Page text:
The third example looks at part writing for V-vi motion.
We are in the key of C minor using V-VI chords. Write the notes in each chord along with the proper doubling. Remember, in a V-VI progression, the 3rd in the VI chord is most often doubled to avoid part writing errors.
Next, we will build the first chord using generous spacing between voices while keeping voices in their respective ranges. Check for doubling and spacing errors before moving on.
We can now part write the remaining voices. Scale degree 7 in the V chord moves in parallel motion with the bass, resolving to scale degree 1. The other two voices move down, contrary to the bass to the next closest chord tones. Remember to check for part writing errors.
This example uses a 9-8 suspension.
In this example, we will be building a iv-V progression in d minor, then adding a 9-8 suspension. Just like with all other root position part writing examples, we will follow the part writing steps outlined in the summary of part writing steps. First, we will write the name of the notes in each chord along with their proper double and any needed accidentals.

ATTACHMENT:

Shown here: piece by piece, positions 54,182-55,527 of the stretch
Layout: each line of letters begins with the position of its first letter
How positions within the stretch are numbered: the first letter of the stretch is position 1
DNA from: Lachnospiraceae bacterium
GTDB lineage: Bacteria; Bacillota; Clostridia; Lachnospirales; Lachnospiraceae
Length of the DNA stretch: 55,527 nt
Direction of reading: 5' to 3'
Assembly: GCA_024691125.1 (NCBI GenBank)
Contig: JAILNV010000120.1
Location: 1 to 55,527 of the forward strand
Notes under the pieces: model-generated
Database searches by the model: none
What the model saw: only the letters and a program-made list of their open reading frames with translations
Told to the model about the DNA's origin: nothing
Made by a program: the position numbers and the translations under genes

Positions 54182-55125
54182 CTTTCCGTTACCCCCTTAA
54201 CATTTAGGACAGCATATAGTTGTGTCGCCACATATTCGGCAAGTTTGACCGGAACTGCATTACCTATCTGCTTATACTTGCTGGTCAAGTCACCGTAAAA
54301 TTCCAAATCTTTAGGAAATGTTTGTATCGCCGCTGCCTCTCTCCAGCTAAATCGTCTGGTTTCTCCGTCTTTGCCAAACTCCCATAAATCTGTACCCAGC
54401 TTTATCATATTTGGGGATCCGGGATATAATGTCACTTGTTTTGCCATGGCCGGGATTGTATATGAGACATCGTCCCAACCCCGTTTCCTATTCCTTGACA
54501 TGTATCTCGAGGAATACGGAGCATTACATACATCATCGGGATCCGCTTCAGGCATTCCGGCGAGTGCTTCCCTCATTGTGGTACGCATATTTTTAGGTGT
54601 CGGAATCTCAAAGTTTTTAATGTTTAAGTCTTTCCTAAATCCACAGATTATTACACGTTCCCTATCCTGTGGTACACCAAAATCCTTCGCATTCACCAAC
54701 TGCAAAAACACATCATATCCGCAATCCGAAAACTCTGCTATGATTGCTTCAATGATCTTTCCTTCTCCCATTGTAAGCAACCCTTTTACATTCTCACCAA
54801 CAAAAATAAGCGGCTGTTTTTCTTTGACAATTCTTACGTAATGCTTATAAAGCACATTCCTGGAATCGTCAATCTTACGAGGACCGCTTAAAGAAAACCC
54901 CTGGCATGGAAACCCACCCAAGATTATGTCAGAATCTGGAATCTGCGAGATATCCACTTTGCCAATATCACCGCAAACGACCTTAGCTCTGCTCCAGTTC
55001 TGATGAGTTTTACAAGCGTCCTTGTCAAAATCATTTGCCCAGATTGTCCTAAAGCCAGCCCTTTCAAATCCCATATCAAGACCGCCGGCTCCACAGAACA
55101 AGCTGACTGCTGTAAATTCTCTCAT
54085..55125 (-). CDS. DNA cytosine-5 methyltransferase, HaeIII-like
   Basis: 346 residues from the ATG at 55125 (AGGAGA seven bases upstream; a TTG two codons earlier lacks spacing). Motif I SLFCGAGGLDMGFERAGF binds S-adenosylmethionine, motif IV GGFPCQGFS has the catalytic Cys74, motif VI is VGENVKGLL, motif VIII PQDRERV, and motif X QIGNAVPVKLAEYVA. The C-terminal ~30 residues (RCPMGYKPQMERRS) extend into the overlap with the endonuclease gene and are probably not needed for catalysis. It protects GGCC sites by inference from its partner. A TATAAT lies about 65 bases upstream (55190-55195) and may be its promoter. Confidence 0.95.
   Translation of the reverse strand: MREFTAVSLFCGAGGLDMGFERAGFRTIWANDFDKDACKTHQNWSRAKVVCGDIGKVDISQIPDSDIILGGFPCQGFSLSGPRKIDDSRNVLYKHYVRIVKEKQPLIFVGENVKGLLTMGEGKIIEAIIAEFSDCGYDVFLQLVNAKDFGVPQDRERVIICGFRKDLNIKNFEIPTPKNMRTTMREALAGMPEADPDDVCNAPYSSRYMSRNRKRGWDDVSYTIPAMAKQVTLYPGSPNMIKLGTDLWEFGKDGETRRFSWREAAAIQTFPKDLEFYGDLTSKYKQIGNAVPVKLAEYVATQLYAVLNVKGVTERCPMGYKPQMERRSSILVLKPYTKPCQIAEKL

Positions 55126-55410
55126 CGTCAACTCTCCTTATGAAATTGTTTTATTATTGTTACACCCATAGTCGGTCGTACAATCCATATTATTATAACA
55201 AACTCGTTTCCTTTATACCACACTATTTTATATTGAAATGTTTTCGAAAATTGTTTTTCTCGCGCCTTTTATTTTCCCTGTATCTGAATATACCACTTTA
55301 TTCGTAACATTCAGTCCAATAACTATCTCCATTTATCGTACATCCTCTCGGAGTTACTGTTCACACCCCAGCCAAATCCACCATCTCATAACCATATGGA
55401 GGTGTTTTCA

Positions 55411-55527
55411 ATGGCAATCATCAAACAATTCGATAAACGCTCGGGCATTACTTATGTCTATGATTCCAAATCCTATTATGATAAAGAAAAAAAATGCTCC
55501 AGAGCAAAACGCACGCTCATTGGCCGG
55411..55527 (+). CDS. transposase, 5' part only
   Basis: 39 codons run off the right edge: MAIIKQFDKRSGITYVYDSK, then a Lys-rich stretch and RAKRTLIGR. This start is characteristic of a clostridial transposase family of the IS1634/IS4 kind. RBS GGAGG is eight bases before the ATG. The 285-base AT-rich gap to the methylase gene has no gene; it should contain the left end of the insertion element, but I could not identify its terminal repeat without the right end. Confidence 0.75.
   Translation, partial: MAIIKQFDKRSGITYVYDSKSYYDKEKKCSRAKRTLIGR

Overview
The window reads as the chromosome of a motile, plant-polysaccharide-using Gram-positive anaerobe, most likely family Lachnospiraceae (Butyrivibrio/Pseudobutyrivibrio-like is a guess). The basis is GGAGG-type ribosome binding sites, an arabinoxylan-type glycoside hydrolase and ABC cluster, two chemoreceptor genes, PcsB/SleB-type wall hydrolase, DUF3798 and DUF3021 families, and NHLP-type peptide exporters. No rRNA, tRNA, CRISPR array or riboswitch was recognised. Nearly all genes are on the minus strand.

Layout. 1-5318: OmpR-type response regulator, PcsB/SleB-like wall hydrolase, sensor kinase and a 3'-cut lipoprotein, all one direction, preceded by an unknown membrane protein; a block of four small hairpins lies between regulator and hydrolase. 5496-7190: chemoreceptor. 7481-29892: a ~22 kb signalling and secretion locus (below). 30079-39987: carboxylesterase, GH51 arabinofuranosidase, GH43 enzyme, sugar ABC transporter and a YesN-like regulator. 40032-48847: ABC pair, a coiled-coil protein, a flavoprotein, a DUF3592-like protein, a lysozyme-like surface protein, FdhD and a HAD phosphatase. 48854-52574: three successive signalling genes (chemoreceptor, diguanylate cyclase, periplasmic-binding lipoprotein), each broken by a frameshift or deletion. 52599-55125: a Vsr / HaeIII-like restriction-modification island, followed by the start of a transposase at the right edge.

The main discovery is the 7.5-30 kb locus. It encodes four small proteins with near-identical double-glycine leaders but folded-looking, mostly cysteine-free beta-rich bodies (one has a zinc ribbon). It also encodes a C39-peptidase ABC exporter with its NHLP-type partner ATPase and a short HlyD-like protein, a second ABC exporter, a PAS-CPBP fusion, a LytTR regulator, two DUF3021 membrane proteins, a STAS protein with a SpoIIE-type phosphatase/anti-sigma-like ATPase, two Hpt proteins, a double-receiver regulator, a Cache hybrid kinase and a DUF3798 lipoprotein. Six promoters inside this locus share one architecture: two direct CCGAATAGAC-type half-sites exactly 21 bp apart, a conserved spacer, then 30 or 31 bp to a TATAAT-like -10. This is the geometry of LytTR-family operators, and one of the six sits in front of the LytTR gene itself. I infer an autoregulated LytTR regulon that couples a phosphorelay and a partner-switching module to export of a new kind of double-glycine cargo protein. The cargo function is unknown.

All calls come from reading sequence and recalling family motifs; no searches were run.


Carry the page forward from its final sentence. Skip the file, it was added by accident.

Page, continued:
Then, we will build the first chord, and connect it to the second chord. Note that these chords do not share common tones, so all upper voices will move in contrary motion with the bass. Once the chords are complete, remember to check for part writing errors.
Now we can add in a 9-8 suspension. To do that, we need to remember that suspensions are notes that are held over from a previous chord. That means that the suspension must be placed on beat 3, when the chord changes so that it can resolve to a chord tone on beat 4. Then, we need to figure out which voice will have the suspension added to it. The numbers 9-8 tell us that the suspension will form the intervals of a 9th with the bass on the suspended note, and then an octave with the bass on its resolution. Looking at our example, we want to find the voice in the second chord that forms an octave with the A in the bass voice on beat 3. The only voice that forms an octave with the bass is the tenor voice. So, that’s the voice that will get the suspension. When the A is suspended on beat 3, it forms a 9th above the bass, that resolves to an octave above the bass when the suspension resolves down by step.